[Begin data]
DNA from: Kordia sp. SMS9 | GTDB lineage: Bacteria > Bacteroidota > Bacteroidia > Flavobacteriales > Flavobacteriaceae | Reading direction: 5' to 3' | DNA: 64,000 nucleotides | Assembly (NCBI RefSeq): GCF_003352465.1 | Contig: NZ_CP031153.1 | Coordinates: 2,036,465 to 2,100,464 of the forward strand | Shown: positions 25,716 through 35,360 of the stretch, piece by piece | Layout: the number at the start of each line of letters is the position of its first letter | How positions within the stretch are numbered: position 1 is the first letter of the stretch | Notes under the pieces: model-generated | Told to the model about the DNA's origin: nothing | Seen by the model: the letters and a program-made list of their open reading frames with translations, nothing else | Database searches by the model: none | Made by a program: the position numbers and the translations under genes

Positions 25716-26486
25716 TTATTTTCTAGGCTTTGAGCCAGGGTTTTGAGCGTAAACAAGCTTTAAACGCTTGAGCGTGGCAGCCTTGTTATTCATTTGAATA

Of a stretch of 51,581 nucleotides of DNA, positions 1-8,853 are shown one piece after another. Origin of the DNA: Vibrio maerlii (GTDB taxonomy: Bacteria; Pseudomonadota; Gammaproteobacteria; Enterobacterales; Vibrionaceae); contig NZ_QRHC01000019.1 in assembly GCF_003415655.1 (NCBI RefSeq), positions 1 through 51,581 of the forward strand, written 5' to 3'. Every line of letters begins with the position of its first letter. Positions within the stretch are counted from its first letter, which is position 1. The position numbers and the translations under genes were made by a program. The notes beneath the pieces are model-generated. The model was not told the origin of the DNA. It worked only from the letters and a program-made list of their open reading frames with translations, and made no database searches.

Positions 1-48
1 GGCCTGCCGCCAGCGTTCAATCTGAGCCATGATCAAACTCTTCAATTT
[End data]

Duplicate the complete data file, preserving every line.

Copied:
DNA from: Kordia sp. SMS9 | GTDB lineage: Bacteria > Bacteroidota > Bacteroidia > Flavobacteriales > Flavobacteriaceae | Reading direction: 5' to 3' | DNA: 64,000 nucleotides | Assembly (NCBI RefSeq): GCF_003352465.1 | Contig: NZ_CP031153.1 | Coordinates: 2,036,465 to 2,100,464 of the forward strand | Shown: positions 25,716 through 35,360 of the stretch, piece by piece | Layout: the number at the start of each line of letters is the position of its first letter | How positions within the stretch are numbered: position 1 is the first letter of the stretch | Notes under the pieces: model-generated | Told to the model about the DNA's origin: nothing | Seen by the model: the letters and a program-made list of their open reading frames with translations, nothing else | Database searches by the model: none | Made by a program: the position numbers and the translations under genes

Positions 25716-26486
25716 TTATTTTCTAGGCTTTGAGCCAGGGTTTTGAGCGTAAACAAGCTTTAAACGCTTGAGCGTGGCAGCCTTGTTATTCATTTGAATA

Of a stretch of 51,581 nucleotides of DNA, positions 1-8,853 are shown one piece after another. Origin of the DNA: Vibrio maerlii (GTDB taxonomy: Bacteria; Pseudomonadota; Gammaproteobacteria; Enterobacterales; Vibrionaceae); contig NZ_QRHC01000019.1 in assembly GCF_003415655.1 (NCBI RefSeq), positions 1 through 51,581 of the forward strand, written 5' to 3'. Every line of letters begins with the position of its first letter. Positions within the stretch are counted from its first letter, which is position 1. The position numbers and the translations under genes were made by a program. The notes beneath the pieces are model-generated. The model was not told the origin of the DNA. It worked only from the letters and a program-made list of their open reading frames with translations, and made no database searches.

Positions 1-48
1 GGCCTGCCGCCAGCGTTCAATCTGAGCCATGATCAAACTCTTCAATTT